Consider the following routes: Memphis, Tennessee to Guangzhou, China. Luxembourg to Tokyo. Dubai to Louisville, Kentucky. What’s the common thread weaving through these different city pairs?
The title of this blog probably gives it away. These are some of the new routes launched this year by the world’s top cargo operators to meet the increasing demand for air freight services around the world. The renewed strength of the air cargo sector is encouraging as it is an important part of our industry and, for that matter, the broader economy.
We have Sales & Marketing teams dispatched around the world. We also have a team dedicated to analyzing the air cargo market year-round. We are all getting the same message: Operators want more freighters. Some customers say they can’t get airplanes fast enough, while others are reactivating parked freighters and returning them to service.
The strong cargo demand helps explain why we announced this week that we will increase production of the Boeing 767 to three airplanes per month in 2020. This will be our third rate hike on the 767 program in recent years and will represent a doubling of production since 2016.
It’s no wonder when you look at the numbers. According to the International Air Transport Association (IATA), air freight demand grew by 9 percent in 2017 as measured by freight tonne kilometers (FTKs). Our cargo team says our internal numbers show the growth was actually closer to 10 percent.
Either number would make 2017 the strongest year since 2010 when the sector was still recovering from the Great Recession.
Air cargo is carrying the positive momentum from 2016 and 2017 right into 2018. In the first two months of this year, demand increased by nearly 8 percent.
I would note that our cargo team continues to forecast the sector growing between 4 and 5 percent for the full year, in line with the long-term growth rate of 4.2 percent according to our World Air Cargo Forecast. So I think you will see the growth rate move around from month to month, especially when certain months – such as March – face a strong comp from 2017.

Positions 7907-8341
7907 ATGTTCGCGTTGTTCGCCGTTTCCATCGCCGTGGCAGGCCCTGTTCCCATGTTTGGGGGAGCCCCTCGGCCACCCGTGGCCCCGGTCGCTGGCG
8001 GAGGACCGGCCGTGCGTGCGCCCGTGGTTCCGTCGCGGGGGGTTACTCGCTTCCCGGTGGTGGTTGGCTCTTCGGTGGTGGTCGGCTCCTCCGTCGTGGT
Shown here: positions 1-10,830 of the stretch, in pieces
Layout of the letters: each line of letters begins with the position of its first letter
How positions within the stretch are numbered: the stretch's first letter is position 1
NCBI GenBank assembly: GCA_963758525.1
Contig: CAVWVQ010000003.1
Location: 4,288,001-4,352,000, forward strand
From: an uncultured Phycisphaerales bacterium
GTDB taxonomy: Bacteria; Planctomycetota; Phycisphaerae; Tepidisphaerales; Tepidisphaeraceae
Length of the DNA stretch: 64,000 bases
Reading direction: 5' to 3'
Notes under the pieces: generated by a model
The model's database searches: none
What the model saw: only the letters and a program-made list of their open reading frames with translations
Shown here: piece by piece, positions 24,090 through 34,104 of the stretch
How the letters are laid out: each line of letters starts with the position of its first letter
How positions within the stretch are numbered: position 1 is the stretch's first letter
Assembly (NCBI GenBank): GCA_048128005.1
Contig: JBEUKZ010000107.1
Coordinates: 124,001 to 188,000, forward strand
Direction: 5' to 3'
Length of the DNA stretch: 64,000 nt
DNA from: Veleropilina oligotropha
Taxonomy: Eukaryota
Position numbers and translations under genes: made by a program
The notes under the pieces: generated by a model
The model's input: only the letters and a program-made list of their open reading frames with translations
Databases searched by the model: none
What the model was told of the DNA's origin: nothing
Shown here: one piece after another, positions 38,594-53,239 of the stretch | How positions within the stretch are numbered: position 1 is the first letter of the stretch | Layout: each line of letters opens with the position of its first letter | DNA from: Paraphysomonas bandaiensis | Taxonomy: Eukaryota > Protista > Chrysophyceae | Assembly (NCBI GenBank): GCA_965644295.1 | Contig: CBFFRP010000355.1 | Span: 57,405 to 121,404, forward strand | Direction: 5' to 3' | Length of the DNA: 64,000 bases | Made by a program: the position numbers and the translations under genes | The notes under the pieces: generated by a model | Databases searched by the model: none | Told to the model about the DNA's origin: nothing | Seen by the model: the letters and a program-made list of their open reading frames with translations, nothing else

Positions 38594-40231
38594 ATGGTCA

What’s driving the growth? While the rapid of expansion of e-commerce might seem like the key driver, it’s not the biggest factor. In our analysis, air cargo volumes over the past decade have been highly tied to industrial production and world trade. In most instances, large cargo jets are simply more effective in transporting capital equipment and crucial inputs for production. So, the recent trend of synchronized growth in industrial production and trade across major regions of the world bodes well for air cargo and provides a solid tailwind for the coming months.
An equally important number to watch is capacity growth. While air cargo demand grew near double digits last year, capacity grew at just three percent as measured by available freight tonne kilometers (AFTKs). Again this year, demand continues to outpace capacity.
To catch up with demand, operators are buying new jets, especially large Boeing freighters. In February, UPS ordered 14 more 747-8Fs along with four more 767Fs. In March, ANA purchased two 777Fs. This month, Qatar Airways signed a letter of intent to buy five more 777Fs. Over the past 24 months, we have sold nearly 80 freighters and there are more campaigns in the pipeline.
We are proud to have the industry’s most capable family of production and converted freighters, including the largest and longest-range twin-engine cargo jet in the 777F and our newest family member, the 737-800Boeing Converted Freighter, which delivers improved payload, range, and efficiency over many other standard-body freighters. And we just delivered the first 737-800BCF to GECAS earlier this month.
I can go on about each of our freighter models, but I will save that for another post. It’s just wonderful to see world air cargo traffic rebounding strongly after several tough years and carrying the positive momentum forward.
It gives us great confidence that the sector will continue to be an important part of our industry, one which will require nearly 2,500 airplanes for replacement and growth over the next 20 years as the world freighter fleet expands to more than 3,000 jets.